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Flashcards in 12 Type 2 DM Ma Deck (45):
1

What is the approximate average glucose with an A1c of 7%?

~150, each percentage increase or decrease add/subtract 30

2

How should you manage your insulin if you're sick?

Check blood glucose every 3-4 hours. Adjust by 1-2 units of regular or lispro insulin for every 30-40 mg/dL above target goal. If blood glucose > 240, check urine for ketones

3

What is required for T2DM diagnosis?

A1c > 6.5 OR 2hr OGTT > 200 OR FPG > 126 (8hr fast): any of the previous three need a repeat. Symptoms of DM + RBG > 200

4

According to the ADA, what are the DM Glycemic Goals?

A1c < 7%. FPG 70-130. PP < 180

5

What is the new BP goal for DM?

<140/80

6

What are the common symptoms of HYPOglycemia?

SWEATING! Shaky, increased HR, dizzy, anxious, hungry, blurry vision, weakness or fatigue, HA, irritable

7

What are the brand names of Metformin (Biguanides)?

Glucophage, Glucophage XR, Fortamet, Glumetza

8

How should Metformin be titrated to avoid GI effects?

Week 1: 1 tablet PO. Week 2: 1 tablet BID. Week 3: 2 tablets QAM, 1 tab QPM. Week 4: 2 tabs BID

9

What is the BBW with Biguanides (Metformin)?

Lactic acidosis. Blood lactate > 5, decreased blood pH, electrolyte disturbances; malaise, rapid breathing, SOB, severe weakness, coma

10

What are the contraindications to Metformin use?

Renal: SCr > 1.5 in men, > 1.4 in women. Acute/chronic metabolic acidosis. Radiological studies with iodinated contrast (48hrs prior and after procedure - hold)

11

What are some precautions before Metformin use?

Chronic hepatic dysfunctino (decreases lactate CL), Alcoholism. CHF

12

What are the current recommendations for primary prevention of CVD in patients with DM at CV risk (10 year risk > 10%)?

ASA 75-162mg/day (in case of allergy, Clopidogrel 75mg/day may be substituted)

13

What vaccines must DM patients be up to date on?

Annual influenza vaccine indicated to all DM patients > 6 months of age. Pneumococcal vaccine recommended for all DM patients > 2 years x1 dose

14

What is response like for doses of Sulfonylureas?

Response plateaus after half max dose for each respective SFU

15

What are the common side effects with SFUs?

Hypoglycemia (NEVER administer to fasting patient, skip meal skip dose). Weight gain. GI upset. Photosensitivity, skin rash, erythema, pruritus

16

When are Sulfonylureas contraindicated?

Type 1 DM. DKA (want to use insulin)

17

Which Sulfonylureas should be avoided with sulfa allergies?

Glipizide, Glyburide

18

Which Sulfonylureas should be avoided with renal problems?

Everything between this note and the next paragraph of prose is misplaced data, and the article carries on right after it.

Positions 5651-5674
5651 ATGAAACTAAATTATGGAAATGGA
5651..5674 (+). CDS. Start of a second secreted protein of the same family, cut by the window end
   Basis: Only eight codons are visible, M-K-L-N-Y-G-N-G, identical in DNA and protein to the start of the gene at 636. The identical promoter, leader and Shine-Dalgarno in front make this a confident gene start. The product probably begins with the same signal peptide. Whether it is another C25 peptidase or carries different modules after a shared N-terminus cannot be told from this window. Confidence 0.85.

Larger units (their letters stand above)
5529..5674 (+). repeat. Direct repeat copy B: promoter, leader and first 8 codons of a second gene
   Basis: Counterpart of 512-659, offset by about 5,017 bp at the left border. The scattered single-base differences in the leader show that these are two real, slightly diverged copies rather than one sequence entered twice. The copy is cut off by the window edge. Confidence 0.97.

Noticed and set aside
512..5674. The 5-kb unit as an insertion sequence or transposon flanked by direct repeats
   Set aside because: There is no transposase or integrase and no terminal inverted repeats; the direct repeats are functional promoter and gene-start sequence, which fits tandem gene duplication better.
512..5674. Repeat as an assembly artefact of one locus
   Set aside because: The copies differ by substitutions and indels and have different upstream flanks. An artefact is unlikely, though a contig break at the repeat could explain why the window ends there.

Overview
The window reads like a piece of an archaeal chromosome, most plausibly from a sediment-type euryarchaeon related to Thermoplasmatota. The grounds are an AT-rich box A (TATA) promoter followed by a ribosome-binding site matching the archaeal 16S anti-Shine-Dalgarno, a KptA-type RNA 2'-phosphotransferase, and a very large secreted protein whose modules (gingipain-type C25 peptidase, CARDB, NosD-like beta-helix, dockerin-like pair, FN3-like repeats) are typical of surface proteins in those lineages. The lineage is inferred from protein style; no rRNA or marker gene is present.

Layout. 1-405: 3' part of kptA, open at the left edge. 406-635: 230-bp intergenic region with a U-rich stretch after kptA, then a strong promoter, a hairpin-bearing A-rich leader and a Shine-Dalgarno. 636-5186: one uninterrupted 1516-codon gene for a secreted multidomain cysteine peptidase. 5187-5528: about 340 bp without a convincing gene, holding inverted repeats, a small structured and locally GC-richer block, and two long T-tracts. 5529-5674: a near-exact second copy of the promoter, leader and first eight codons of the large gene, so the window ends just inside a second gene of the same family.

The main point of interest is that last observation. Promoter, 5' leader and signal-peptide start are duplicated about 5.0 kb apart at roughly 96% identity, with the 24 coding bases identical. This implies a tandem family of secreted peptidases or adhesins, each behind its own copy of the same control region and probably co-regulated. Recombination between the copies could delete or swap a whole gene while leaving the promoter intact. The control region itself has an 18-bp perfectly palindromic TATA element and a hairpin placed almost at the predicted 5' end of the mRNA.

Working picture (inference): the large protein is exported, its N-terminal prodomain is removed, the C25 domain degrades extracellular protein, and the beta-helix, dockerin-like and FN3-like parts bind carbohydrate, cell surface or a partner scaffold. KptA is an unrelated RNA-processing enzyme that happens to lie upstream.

Glipizide: CrCl < 10, Glyburide: CrCl < 50, Glimepiride: CrCl < 22

19

What are the Meglitinides used?

Nateglinide (Starlix). Repaglinide (Prandin)

20

What is the MOA of Meglitinides?

Cause glucose-dependent insulin release

21

What are the common ADRs with Meglitinides?

Hypoglycemia (NEVER administer when fasting, avoid meal avoid dose). Weight gain

22

What are the advantages of Meglitinides?

Less hypoglycemia than sulfonylureas. Reduced post-prandial glucose

23

What are the disadvantages of Meglitinides?

AE. Cost $$$. More frequent dosing

24

What are the Thiazolidinediones (TZDs) used?

Pioglitazone (Actos). Rosiglitazone (Avandia) - MI risk

25

What is important to remember about TZDs PK?

DELAYED (may not be apparent for 3 months)

26

What is the MOA of TZDs?

Increase insulin sensitivity in muscle, adipose and liver. Little risk of hypoglycemia, give w/o regards to meals

27

What is the BBW associated with TZDs?

CHF (not recommended for patients w/ HF (Class III, IV)). MI (Rosiglitazone only)

28

When are TZDs contraindicated?

HF (class III, IV). DMI, DKA. ALT > 2.5x ULN

29

When should you use precaution with TZDs?

Cardiac disease. Edema. Hepatic disease

30

What are the common ADRs with TZDs?

Edema (fluid retention). Weight gain. Increased LFTs

31

What are the advantages of TZDs?

Reduce insulin resistance. Improved lipid profile (pioglitazone)

32

What are the disadvantages of TZDs?

MI risk (Rosiglitazone). ADRs: CHF, Liver disease. Cost $$$

33

What are the Alpha-Glucosidase Inhibitors used?

Acarbose (Precose), Miglitol (Glyset)

34

What is the MOA of Alpha-Glucosidase Inhibitors?

Decrease post-prandial glucose levels: inhibits alpha-glucosidase in small intestine --> delayed hydrolysis of disaccharides/complex carbohydrates. Not very useful in patients on high protein, low carb diets (Atkins)

35

What are the ADRs with Alpha-Glucosidase Inhibitors?

GI effects (flatulence, diarrhea, cramps), increased LFTs

36

When are Alpha-Glucosidase Inhibitors contraindicated?

Hypersensitivity. Severe digestive problems (IBD, ulcerations, obstructions, etc.)

37

What is some counseling to do for TZDs?

Take with first bite of meal. DO NOT TAKE if meal is skipped. Treat hypoglycemia w/ GLUCOSE, not sucrose. SLOW titration to avoid GI effects

38

When are Alpha-Glucosidase Inhibitors useful?

If close to goal with elevated post-prandial BG and do not want to start insulin

39

What are the Dipeptidyl Peptidase-4 (DPP4) Inhibitors used?

Sitagliptin (Januvia), Saxagliptin (Onglyza), Linagliptin (Trajenta)

40

What are the ADRs associated with DPP-4 Inhibitors?

HA, Nasopharyngitis, URTI, Pancreatitis

41

Which DPP-4 Inhibitor does NOT require renal adjustment?

Linagliptin (Trajenta)

42

What are the advantages of DPP-4 Inhibitors?

No hypoglycemia. Weight neutral/loss

43

What are the disadvantages of DPP-4 Inhibitors?

Limited efficacy. Adverse effects. Cost $$$

44

What is the only non-insulin medication approved for T1DM?

Amylin Analogue (Pramlintide (SymlinPen). Adjunct for mealtime insulin users. Injected SC immediately before meals

45

What are the Incretin Mimetics used?

Exenatide (Byetta), Liraglutide (Victoza)